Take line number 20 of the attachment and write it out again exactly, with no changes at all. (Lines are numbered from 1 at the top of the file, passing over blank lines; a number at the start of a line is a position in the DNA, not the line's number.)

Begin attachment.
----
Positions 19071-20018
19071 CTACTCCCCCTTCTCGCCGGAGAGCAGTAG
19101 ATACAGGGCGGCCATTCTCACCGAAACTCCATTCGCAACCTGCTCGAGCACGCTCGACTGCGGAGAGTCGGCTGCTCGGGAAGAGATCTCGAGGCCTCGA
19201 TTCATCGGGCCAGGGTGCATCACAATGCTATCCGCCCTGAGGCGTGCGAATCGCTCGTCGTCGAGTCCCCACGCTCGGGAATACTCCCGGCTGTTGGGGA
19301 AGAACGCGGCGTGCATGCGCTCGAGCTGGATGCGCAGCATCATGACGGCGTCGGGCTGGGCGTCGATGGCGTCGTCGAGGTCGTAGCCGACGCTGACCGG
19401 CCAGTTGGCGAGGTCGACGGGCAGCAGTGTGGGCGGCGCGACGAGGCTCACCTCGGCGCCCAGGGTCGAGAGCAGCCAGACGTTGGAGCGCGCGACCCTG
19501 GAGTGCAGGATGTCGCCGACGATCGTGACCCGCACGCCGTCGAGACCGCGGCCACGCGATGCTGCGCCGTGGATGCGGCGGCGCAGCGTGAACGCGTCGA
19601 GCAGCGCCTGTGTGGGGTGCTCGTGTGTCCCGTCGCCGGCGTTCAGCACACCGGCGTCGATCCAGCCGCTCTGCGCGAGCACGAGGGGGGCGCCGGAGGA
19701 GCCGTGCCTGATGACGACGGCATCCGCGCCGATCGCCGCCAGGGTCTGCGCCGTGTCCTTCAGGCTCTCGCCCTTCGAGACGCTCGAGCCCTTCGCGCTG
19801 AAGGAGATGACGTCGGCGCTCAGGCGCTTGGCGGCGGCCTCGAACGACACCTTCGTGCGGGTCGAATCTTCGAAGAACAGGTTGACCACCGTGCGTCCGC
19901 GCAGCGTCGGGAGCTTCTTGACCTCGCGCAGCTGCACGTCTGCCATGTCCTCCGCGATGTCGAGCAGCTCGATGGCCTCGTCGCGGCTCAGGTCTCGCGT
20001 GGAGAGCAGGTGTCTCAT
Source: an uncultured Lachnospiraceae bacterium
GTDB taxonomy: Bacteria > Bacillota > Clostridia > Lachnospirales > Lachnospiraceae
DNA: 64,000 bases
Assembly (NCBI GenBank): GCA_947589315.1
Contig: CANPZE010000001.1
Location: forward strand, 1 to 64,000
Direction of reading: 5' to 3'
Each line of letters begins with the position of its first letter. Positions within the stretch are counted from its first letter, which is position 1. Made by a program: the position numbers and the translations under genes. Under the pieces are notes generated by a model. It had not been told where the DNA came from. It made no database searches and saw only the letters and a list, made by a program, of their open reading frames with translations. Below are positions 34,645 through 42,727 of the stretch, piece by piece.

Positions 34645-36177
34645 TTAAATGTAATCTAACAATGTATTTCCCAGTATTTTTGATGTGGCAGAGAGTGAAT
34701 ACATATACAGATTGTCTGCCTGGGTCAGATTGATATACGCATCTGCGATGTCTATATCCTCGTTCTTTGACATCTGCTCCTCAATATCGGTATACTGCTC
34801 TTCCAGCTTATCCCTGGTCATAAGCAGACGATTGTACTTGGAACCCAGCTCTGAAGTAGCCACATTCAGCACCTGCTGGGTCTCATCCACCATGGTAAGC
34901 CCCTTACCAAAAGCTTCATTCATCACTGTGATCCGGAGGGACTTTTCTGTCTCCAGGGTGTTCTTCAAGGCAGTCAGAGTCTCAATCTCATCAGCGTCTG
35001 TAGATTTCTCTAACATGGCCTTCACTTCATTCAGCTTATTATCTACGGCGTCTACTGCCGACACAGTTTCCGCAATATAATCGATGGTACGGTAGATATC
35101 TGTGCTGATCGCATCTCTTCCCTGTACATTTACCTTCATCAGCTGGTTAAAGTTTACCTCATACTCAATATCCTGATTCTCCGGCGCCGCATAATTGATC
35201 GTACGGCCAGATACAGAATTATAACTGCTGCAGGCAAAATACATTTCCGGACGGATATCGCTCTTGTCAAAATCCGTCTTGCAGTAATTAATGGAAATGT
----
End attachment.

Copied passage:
Each line of letters begins with the position of its first letter. Positions within the stretch are counted from its first letter, which is position 1. Made by a program: the position numbers and the translations under genes. Under the pieces are notes generated by a model. It had not been told where the DNA came from. It made no database searches and saw only the letters and a list, made by a program, of their open reading frames with translations. Below are positions 34,645 through 42,727 of the stretch, piece by piece.